Preparing for the Yorkshire 3 Peaks
If you're thinking of doing the Yorkshire Three Peaks then this guide from Mountain Leader Mark Reid explains how to plan and prepare.
Before your walk, plan and prepare; remember that the Yorkshire Three Peaks is the length of a marathon, and with three mountains thrown in for good measure, so a good level of fitness and stamina is required. Here's what you need to focus on:
Training for the Yorkshire Three Peaks
This means training for several weeks before the walk to improve fitness levels; the more you put in then the more you will enjoy the walk.
You may need to improve your map reading and navigation skills as well. Even though the route is quite clear for most of the way, people still get lost in poor weather, particularly on Ingleborough.
Make sure you are wearing the right clothing and pack your rucksack with the necessary kit. This includes a map and compass, waterproof jacket and trousers, hat and gloves, head-torch and batteries, first aid kit, survival bag, spare fleece and plenty of food and water.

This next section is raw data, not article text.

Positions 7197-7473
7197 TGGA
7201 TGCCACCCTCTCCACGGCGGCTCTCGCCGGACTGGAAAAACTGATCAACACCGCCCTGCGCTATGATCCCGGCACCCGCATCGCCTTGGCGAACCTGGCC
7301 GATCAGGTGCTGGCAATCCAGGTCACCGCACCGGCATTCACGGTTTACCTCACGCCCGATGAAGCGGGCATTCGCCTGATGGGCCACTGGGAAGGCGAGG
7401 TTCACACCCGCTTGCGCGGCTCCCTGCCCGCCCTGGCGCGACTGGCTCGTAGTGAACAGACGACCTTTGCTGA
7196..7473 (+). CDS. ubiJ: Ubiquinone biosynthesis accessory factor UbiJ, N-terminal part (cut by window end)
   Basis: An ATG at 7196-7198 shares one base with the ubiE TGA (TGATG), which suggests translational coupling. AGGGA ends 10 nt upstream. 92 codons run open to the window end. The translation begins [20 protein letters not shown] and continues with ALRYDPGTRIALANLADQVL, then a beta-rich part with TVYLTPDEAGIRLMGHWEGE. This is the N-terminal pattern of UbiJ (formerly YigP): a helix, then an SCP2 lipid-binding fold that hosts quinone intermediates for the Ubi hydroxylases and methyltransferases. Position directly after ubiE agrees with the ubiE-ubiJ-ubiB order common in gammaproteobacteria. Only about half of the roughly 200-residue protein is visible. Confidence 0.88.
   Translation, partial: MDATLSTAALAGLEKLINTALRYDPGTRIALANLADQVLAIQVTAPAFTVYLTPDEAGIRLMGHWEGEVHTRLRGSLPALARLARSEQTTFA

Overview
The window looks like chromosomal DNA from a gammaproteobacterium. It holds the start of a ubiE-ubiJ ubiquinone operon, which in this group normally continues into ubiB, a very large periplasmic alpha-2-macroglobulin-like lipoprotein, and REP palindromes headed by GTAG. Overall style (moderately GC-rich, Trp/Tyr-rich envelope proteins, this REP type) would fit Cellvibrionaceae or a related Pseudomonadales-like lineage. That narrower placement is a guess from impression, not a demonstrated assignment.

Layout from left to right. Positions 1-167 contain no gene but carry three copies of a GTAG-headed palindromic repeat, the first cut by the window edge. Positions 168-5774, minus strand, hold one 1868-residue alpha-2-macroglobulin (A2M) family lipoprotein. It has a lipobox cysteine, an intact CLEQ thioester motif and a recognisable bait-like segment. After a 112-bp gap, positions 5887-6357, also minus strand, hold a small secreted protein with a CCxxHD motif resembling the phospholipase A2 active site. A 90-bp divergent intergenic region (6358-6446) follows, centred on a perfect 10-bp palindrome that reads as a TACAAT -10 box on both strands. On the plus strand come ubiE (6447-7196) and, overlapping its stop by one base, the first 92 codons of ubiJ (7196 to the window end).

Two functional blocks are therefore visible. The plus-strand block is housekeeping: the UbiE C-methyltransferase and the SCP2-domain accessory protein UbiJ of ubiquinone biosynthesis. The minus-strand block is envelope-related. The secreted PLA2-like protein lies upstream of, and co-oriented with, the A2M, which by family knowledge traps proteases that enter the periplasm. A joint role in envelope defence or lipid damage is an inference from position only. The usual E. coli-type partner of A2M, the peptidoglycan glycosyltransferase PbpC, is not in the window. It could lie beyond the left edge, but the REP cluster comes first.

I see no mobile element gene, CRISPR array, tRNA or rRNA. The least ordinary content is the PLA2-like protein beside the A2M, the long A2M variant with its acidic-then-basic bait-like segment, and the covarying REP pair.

Test your kit
Most importantly, make sure your walking boots fit properly and are comfortable as you will take around 50,000 steps to complete the walk.
Reducing your environmental impact is crucial on such a popular route and the link below shows how to make a difference.
Ways to reduce your impact
Nutrition and hydration
I suggest eating around 5,000 calories and drinking around four litres of water over the course of the walk, tailored to your physiological needs - with regular food and water stops during the day. If you start at Ribblehead, then you can fill up water bottles at Horton, which is two-thirds of the way round.
The Station Inn at Ribblehead is also a great pub for a celebratory pint at the end of your walk, with Ribblehead Viaduct providing a stunning backdrop to your finishers photo!
Do a bit of research about things to see along the way, such as Ribblehead Viaduct, Ingleborough Iron Age hill fort, Sulber limestone pavements and Hunt Pot. Swot up on the names of the mountains: Whernside means the place to get quern stones; Ingleborough is based on ‘ingle’ (a fire) and ‘borough’ (a defended site). Pen y ghent means hill of the winds. Savour the views, and find a quiet spot to take it all in.
Enjoy the challenge, but most importantly enjoy the mountains.
- Mark offers guided Yorkshire Three Peaks walks in small groups, as well as a range of other challenge walks, mountain walks, walking weekends and navigation skills courses.